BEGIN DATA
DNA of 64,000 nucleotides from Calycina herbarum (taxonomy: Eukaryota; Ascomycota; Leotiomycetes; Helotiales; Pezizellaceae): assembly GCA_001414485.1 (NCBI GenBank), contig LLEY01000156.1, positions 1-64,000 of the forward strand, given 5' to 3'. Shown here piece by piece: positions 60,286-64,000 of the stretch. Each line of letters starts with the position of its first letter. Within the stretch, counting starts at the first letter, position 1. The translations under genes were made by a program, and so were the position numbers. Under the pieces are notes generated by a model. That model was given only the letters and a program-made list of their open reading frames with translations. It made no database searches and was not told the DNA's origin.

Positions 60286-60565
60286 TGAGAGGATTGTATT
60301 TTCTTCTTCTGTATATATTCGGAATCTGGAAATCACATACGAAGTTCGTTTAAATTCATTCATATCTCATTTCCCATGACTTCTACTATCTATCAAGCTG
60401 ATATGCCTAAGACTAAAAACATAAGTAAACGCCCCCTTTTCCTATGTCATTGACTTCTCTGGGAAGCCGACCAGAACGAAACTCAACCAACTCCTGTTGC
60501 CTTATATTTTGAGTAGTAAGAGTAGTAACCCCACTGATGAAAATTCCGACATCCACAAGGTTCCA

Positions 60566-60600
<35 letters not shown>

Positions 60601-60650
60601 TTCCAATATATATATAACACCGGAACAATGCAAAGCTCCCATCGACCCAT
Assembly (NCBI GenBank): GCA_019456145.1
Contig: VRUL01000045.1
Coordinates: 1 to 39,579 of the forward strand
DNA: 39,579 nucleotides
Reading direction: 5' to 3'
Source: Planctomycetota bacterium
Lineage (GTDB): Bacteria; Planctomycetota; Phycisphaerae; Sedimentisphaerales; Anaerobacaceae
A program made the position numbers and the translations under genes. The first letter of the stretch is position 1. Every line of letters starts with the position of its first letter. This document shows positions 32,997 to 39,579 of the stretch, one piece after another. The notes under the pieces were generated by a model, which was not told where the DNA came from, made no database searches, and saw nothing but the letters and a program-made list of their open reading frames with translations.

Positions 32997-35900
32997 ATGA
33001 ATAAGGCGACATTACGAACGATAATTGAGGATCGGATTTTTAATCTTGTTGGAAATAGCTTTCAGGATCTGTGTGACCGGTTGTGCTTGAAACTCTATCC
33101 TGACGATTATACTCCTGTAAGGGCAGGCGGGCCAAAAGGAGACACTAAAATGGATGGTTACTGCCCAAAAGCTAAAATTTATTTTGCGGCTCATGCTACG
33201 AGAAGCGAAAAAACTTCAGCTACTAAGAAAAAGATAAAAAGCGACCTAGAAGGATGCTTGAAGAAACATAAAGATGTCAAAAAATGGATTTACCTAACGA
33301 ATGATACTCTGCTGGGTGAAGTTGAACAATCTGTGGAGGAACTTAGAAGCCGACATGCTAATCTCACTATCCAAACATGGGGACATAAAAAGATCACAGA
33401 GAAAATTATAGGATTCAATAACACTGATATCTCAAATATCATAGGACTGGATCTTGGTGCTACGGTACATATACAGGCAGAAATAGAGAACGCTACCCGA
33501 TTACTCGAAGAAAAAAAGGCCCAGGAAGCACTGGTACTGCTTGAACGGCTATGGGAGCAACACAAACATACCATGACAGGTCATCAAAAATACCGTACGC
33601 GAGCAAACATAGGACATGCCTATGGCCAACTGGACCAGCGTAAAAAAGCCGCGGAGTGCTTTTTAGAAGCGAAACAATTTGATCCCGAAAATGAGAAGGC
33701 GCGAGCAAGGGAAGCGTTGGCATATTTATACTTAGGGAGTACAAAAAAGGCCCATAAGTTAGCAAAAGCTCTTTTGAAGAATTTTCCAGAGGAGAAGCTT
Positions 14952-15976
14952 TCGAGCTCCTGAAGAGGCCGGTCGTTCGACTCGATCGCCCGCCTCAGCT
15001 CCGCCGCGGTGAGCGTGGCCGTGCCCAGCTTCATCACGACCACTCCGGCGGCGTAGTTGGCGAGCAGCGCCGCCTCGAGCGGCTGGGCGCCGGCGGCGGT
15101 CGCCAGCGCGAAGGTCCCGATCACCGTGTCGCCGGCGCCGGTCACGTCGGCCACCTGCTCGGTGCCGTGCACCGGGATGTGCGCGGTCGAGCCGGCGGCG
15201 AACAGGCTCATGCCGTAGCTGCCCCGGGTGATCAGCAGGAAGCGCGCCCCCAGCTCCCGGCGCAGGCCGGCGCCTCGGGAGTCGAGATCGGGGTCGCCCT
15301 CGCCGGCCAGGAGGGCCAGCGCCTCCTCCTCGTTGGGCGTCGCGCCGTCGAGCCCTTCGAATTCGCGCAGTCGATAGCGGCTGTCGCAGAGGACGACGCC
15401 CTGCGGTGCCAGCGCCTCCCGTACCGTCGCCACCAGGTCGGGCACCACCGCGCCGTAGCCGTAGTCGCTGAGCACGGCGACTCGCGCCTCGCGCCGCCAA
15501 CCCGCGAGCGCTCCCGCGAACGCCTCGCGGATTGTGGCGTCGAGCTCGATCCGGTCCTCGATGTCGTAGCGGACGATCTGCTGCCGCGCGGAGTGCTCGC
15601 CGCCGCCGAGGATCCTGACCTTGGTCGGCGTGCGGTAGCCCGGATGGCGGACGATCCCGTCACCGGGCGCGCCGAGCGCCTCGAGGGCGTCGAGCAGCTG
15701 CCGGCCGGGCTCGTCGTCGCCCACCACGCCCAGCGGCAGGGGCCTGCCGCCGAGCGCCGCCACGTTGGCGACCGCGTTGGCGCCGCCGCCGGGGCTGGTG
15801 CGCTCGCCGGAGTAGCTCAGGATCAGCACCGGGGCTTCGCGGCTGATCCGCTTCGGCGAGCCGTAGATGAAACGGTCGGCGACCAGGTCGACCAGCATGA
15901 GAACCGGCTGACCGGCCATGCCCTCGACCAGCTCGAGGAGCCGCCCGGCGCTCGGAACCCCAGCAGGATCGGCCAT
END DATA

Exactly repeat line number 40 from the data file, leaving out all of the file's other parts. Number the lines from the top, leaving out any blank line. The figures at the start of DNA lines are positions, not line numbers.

15901 GAACCGGCTGACCGGCCATGCCCTCGACCAGCTCGAGGAGCCGCCCGGCGCTCGGAACCCCAGCAGGATCGGCCAT